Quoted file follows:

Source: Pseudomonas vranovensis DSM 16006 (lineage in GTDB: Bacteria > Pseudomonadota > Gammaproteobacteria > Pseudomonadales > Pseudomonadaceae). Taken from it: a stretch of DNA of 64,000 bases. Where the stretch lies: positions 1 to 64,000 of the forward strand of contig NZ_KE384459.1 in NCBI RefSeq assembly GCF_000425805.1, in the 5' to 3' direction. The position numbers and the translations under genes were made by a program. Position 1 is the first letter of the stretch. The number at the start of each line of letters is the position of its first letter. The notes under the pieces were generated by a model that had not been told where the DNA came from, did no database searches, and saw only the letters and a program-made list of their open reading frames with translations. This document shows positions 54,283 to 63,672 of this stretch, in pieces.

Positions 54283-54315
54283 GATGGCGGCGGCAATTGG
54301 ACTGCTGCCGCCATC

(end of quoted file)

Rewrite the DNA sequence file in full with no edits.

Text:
Source: Pseudomonas vranovensis DSM 16006 (lineage in GTDB: Bacteria > Pseudomonadota > Gammaproteobacteria > Pseudomonadales > Pseudomonadaceae). Taken from it: a stretch of DNA of 64,000 bases. Where the stretch lies: positions 1 to 64,000 of the forward strand of contig NZ_KE384459.1 in NCBI RefSeq assembly GCF_000425805.1, in the 5' to 3' direction. The position numbers and the translations under genes were made by a program. Position 1 is the first letter of the stretch. The number at the start of each line of letters is the position of its first letter. The notes under the pieces were generated by a model that had not been told where the DNA came from, did no database searches, and saw only the letters and a program-made list of their open reading frames with translations. This document shows positions 54,283 to 63,672 of this stretch, in pieces.

Positions 54283-54315
54283 GATGGCGGCGGCAATTGG
54301 ACTGCTGCCGCCATC